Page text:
Seven-time Grand Slam champion Venus Williams was reportedly at fault in a car accident that led to the death of Jerome Barson and injured his wife, Linda Barson.
According to the accident report, the crash occurred at 1 p.m. on June 9 at an intersection in Palm Beach Gardens. Linda Barson told police she was driving west on the intersection when Williams, who was reportedly driving an SUV north, suddenly drove into her path. She said she didn’t have time to stop and crashed into Williams’ vehicle.
Williams told police she was trying to drive through the intersection but there was a traffic jam that forced her to slow down to 5 mph and caused her to block the right of way with her vehicle.
Jerome Barson reportedly suffered head trauma in the crash and was taken to a hospital and placed in intensive care. He died two weeks later. Linda Barson was also taken to a hospital with broken bones and other injures, but she survived.
Investigators said Williams was at fault for violating Barson’s right of way. There is no evidence that she was under the influence of alcohol or drugs and she reportedly wasn’t distracted by a cell phone at the time of the crash. The incident is still under investigation and no charges have been filed.
Williams released the following statement through her lawyer:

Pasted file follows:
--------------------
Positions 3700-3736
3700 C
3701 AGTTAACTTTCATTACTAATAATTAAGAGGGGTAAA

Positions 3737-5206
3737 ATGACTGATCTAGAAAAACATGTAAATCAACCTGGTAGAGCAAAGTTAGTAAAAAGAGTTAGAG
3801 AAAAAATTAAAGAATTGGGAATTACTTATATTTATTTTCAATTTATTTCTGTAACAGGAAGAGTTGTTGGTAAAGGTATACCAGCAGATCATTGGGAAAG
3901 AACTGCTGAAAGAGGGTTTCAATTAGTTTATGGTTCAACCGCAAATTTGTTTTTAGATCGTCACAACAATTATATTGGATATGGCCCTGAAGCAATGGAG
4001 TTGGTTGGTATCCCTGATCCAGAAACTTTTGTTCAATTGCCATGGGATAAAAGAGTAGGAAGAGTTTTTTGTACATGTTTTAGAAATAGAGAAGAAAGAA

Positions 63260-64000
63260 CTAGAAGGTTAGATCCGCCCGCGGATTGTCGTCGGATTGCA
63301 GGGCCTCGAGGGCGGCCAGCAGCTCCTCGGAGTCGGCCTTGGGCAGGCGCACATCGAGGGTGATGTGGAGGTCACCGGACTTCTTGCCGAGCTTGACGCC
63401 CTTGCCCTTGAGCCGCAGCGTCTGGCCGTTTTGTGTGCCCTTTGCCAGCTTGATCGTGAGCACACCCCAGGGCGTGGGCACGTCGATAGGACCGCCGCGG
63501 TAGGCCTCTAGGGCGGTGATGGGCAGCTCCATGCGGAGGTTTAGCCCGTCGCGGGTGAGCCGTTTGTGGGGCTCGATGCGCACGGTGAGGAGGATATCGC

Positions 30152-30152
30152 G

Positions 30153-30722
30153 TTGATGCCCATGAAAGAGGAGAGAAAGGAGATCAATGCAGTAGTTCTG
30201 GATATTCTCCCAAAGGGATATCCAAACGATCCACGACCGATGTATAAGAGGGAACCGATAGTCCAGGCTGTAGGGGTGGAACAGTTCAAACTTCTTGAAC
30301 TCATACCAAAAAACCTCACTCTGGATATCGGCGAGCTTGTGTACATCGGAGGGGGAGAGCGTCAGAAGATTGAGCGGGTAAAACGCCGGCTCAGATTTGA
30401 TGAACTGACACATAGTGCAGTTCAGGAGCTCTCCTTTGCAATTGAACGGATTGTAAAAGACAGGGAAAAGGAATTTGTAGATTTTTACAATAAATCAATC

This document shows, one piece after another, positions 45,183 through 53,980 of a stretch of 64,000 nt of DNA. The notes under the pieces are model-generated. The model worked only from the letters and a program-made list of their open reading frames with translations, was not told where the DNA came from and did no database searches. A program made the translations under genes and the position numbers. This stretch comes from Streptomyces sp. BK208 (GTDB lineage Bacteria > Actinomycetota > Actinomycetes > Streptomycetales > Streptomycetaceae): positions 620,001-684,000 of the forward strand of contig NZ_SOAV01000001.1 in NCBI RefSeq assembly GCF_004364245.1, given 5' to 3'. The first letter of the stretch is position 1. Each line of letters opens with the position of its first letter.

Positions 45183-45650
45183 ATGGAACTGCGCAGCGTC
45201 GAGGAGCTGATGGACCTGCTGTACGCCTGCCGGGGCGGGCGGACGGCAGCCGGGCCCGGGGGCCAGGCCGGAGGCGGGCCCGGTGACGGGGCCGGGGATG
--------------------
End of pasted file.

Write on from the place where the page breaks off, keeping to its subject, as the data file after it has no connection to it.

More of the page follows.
“Ms. Williams entered the intersection on a green light. The police report estimates that Ms. Williams was traveling at 5 miles per hour when Ms. Barson crashed into her. Authorities did not issue Ms. Williams with any citations or traffic violations. This is an unfortunate accident and Venus expresses her deepest condolences to the family who lost a loved one.”
According to the Florida Department of Highway Safety and Motor Vehicles, the number of car crashes in the Sunshine State has been increasing at an alarming rate over the past decade, making Florida the number-one state for traffic death increases in the U.S.
In 2016, the department reported 395,521 total car crashes that led to 3,191 traffic deaths. This was a substantial rise from the 374,443 crashes reported in 2015. So far, 2017 has seen 183,602 crashes in the state. With approximately 30,000 crashes occurring per month, Florida will likely meet or exceed last year’s numbers.
Why the sudden increase in traffic accidents? The National Safety Council (NCS) believes increased traffic on Florida’s roadways is to blame. The rise in the state’s economy, cheaper gas prices, and low unemployment rates are all factors that encourage more people to visit the state. More people driving sadly translates into an increase in traffic fatalities.
Younger drivers in the 20 to 29 age range are at the highest risk of getting into a car accident in the state. They are more prone to distracted driving, particularly because of cell phone usage. Heavy traffic and reckless driving also contribute significantly to the number of vehicle crashes in Florida.